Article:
The research, which highlighted the need for improved education and support to help women build confidence in their ability to overcome the challenges of the disease, was conducted with a representative sample of more than 800 women with diabetes.
Andi Kravitz Weiss, MPH, a behaviorist at MicroMass, who published the study, stated that, “Even women who have lived with diabetes for years seem to lack some basic information about the disease. Andi also pointed out that one of the more surprising findings in the study was the discovery that 58 percent of those questioned did not know that the menstrual cycle can trigger changes in blood sugar.
Along with diminished libido, 25 percent of the women who responded to the survey reported loss of spontaneity, and 22 percent said they were less likely to reach orgasm.
According to the MicroMass study, some of the biggest obstacles for women with diabetes are related to lifestyle. Nearly three out of four of those questioned had trouble managing their weight, and nearly half had trouble choosing the right foods. Half reported that controlling their blood sugar was a major challenge, and one out of three admitted that they found it hard to take care of themselves before looking after others.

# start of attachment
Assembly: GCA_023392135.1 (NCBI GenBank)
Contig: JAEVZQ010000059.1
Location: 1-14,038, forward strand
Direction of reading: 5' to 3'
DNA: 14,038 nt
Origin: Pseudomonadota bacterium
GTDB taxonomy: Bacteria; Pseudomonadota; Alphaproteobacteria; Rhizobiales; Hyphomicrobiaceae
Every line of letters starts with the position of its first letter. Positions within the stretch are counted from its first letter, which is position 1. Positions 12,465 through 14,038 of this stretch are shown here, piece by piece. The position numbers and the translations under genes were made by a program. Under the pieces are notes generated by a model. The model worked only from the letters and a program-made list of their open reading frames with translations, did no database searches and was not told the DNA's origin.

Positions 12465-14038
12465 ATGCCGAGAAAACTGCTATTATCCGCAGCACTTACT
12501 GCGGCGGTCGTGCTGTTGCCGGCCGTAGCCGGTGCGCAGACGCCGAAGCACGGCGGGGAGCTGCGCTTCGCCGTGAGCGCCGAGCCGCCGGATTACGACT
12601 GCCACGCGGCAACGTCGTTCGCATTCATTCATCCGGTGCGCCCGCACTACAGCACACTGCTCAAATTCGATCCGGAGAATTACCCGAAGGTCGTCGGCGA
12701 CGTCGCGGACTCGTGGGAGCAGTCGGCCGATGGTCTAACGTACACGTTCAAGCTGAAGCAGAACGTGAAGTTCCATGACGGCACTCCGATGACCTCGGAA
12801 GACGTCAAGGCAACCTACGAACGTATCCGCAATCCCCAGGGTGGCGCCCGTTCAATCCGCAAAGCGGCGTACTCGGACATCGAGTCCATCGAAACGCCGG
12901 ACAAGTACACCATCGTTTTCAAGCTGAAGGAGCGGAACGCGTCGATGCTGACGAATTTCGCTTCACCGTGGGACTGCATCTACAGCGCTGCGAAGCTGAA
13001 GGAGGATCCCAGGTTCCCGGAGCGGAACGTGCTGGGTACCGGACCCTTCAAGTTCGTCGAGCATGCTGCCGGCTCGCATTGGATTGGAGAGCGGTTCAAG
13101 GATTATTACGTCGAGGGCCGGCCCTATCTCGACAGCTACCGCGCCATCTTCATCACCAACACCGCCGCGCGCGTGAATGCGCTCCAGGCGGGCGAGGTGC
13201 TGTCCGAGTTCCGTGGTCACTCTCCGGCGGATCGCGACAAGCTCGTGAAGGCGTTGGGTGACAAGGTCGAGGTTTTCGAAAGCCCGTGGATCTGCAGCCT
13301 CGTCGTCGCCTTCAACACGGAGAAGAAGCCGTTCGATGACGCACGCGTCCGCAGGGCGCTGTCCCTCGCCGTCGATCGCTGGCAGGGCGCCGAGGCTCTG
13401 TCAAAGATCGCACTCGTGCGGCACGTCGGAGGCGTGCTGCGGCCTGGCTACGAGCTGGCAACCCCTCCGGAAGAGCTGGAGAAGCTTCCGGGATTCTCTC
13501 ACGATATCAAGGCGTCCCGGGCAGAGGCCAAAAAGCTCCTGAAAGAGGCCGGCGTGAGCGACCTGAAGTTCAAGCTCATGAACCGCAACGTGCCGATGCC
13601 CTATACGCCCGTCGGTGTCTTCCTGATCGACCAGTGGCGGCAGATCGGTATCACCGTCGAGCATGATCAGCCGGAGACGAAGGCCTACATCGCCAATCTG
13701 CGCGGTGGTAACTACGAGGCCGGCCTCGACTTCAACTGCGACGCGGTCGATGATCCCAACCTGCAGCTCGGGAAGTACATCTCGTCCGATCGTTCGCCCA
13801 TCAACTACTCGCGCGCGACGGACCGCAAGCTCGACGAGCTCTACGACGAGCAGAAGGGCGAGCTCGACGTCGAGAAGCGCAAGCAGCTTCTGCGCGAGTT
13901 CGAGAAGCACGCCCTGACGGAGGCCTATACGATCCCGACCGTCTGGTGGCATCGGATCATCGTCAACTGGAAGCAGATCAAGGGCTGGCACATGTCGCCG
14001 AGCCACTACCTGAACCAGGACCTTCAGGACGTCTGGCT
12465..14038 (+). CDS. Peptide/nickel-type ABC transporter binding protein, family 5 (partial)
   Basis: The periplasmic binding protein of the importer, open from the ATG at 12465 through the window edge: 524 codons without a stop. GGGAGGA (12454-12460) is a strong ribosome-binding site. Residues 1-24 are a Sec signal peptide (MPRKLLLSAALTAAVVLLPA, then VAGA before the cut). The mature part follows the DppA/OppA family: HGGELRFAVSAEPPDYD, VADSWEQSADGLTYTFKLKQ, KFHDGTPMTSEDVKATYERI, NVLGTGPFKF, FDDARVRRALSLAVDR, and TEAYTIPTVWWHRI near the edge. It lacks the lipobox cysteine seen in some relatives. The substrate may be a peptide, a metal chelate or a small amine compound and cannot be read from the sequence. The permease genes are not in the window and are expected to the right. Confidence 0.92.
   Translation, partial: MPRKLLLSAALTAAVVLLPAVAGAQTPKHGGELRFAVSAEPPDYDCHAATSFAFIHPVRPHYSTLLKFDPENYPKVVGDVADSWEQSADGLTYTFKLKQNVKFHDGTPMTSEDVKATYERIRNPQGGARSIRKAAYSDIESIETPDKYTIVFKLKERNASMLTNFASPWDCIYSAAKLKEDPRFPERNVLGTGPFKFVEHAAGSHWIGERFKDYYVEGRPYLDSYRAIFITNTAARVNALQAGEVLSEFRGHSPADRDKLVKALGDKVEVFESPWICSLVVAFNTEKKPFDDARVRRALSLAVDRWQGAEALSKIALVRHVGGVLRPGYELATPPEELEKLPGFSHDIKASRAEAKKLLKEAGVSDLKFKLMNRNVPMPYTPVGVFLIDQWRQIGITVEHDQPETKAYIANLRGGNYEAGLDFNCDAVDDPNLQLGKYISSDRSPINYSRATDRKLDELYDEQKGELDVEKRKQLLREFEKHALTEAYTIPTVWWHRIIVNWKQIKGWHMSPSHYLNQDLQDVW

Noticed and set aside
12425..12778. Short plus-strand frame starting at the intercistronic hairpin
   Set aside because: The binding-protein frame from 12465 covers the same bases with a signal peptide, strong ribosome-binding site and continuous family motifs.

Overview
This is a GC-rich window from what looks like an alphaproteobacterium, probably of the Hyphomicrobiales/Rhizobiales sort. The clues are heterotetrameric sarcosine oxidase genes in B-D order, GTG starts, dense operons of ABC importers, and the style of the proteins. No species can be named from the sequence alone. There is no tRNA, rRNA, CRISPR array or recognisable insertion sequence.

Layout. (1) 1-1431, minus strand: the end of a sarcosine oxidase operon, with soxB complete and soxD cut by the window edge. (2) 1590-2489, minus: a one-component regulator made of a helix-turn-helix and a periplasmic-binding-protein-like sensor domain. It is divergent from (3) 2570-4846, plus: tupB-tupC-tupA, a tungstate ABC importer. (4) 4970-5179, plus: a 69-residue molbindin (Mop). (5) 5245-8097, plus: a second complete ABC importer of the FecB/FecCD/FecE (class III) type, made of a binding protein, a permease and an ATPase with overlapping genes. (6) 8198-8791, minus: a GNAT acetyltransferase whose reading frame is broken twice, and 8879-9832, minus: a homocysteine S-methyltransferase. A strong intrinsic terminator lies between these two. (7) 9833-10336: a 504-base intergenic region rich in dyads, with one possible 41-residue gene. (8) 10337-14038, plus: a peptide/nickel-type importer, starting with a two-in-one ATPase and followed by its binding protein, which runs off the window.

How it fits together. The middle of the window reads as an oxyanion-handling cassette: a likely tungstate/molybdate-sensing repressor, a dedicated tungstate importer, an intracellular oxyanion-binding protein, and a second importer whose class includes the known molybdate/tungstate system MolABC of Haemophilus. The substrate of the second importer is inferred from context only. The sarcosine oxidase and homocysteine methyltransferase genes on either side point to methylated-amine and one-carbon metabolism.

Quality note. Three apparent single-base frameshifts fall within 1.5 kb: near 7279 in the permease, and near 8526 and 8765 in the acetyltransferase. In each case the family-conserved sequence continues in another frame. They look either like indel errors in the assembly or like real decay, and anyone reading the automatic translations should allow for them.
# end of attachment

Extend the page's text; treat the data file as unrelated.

The research shows that women with diabetes have far more confidence in their ability to take their medications than they have in their ability to make basic lifestyle changes. As a result, healthcare providers should be providing education and support programs that help build that confidence so that women can learn how to make the lifestyle changes necessary to successfully manage their diabetes.
“Motivating patients to change their lifestyles is critical,” said Jeff Burkel, COO of MicroMass, who pointed out that diabetes is on the rise in all ethnic and racial groups. “Research like this can inform and broaden the discussion on how to make real progress in combating these types of metabolic diseases.”
Source: MicroMass Communications, Inc.